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Tobacco inquiry a truly historic event

Select Committee tobacco inquiry a truly historic event

Smokefree Coalition media release
9 December 2009
Embargoed until 12 Noon, 10 December 2009

A seminar was held in Auckland today to help smokefree organisations make submissions to a government inquiry into the tobacco industry’s impact on Maori.

The Maori Affairs Select Committee will be undertaking the inquiry, which, the Smokefree Coalition says, may go down in history as one of this century’s most important events for Maori health in New Zealand.

Smokefree Coalition Director Prudence Stone said opportunities like this come once in a lifetime.

“We’re talking abut an industry that has deliberately made its products more highly addictive, and lied to consumers over and over again. It causes the deaths of 600 Maori and 5000 New Zealanders every year.

“This is a rare chance to pin that industry down and make it answer some very specific questions about the way it has targeted Maori in its marketing, and to ask it to account for the misery its addictive wares have caused.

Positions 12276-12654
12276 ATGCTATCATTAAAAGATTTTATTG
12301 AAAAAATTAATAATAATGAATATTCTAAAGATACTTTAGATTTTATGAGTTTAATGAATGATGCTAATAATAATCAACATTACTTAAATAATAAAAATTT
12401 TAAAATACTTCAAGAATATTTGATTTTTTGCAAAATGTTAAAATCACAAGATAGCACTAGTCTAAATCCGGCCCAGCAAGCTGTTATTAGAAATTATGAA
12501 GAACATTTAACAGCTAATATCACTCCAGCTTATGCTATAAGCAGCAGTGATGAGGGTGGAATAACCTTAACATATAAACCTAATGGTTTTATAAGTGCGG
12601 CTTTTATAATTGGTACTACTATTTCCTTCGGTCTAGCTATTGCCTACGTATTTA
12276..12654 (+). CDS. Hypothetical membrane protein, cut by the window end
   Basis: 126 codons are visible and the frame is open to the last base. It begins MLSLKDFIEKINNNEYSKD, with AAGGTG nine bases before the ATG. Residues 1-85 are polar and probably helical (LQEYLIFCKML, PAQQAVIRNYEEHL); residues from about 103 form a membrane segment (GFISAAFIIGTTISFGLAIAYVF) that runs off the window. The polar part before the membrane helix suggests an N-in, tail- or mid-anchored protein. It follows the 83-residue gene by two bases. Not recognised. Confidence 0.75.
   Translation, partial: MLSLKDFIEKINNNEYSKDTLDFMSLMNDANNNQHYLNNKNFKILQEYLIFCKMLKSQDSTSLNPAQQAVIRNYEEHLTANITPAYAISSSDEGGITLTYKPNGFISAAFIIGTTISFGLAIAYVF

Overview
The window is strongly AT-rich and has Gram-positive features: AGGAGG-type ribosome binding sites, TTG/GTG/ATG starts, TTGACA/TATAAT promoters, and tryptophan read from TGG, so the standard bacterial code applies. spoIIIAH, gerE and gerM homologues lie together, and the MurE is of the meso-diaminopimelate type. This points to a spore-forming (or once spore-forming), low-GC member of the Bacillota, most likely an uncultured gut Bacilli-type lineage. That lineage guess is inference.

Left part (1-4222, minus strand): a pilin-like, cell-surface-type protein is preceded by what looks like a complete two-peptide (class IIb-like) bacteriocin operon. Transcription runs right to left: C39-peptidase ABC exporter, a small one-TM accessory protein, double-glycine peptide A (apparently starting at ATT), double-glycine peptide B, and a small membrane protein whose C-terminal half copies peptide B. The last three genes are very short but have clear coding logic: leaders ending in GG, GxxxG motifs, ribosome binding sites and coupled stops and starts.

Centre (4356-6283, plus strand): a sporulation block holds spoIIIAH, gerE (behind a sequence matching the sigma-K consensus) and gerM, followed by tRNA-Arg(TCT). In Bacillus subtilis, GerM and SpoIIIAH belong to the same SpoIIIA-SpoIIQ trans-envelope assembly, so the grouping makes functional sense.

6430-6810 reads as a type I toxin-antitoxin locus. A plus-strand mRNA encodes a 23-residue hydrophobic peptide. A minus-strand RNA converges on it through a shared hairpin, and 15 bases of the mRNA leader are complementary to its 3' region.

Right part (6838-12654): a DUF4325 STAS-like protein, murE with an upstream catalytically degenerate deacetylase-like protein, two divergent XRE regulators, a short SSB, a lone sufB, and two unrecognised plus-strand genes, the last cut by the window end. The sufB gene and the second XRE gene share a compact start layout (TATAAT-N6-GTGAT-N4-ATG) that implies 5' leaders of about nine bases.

“I think in future we'll look back on this inquiry as having been a truly historic event ushering in the sunset years for the tobacco industry in New Zealand.”

Ms Stone says a key aspect of the inquiry will be personal stories from past smokers, to explain to the Select Committee how they were duped into smoking by misleading advertising, and about the harms to their health and aspirations that have resulted from their addiction.

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Those attending the seminar were presented with a toolkit containing guidelines and resources to help focus their submissions to the inquiry. Various experts spoke about the importance of the inquiry and how a tobacco-free New Zealand could be achieved by 2020.

"I'm here because this is a matter of life and death,” said Shane Kawenata Bradbrook of Te Reo Marama, which co-hosted the event.

“If banning smoking right now isn't a realistic option, then a timeline for doing so within ten years seems a viable second best option. Making submissions to the inquiry will be an excellent start, and we want to encourage as many people to make submissions as possible.”

A similar seminar will be held Wellington on Monday 14 December.

Submissions for the inquiry on the tobacco industry and the consequences of tobacco use for Maori can be written, oral or made online at www.parliament.nz.

Submissions close on 29 January 2010.

ENDS

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